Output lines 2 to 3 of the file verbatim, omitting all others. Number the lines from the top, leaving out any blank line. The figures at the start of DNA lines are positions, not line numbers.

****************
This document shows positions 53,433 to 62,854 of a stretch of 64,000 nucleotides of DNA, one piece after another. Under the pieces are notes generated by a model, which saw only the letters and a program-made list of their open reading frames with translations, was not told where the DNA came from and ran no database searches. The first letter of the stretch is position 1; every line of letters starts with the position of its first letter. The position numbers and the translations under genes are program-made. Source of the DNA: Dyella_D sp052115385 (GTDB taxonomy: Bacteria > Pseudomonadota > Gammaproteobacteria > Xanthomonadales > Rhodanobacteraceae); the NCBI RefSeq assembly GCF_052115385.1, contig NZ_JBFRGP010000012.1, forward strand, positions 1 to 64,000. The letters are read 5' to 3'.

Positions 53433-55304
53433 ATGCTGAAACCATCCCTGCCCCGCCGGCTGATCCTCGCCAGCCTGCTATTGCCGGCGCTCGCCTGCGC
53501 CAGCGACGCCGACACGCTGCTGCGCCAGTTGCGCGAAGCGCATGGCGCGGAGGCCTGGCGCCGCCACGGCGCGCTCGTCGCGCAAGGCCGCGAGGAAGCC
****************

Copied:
Positions 53433-55304
53433 ATGCTGAAACCATCCCTGCCCCGCCGGCTGATCCTCGCCAGCCTGCTATTGCCGGCGCTCGCCTGCGC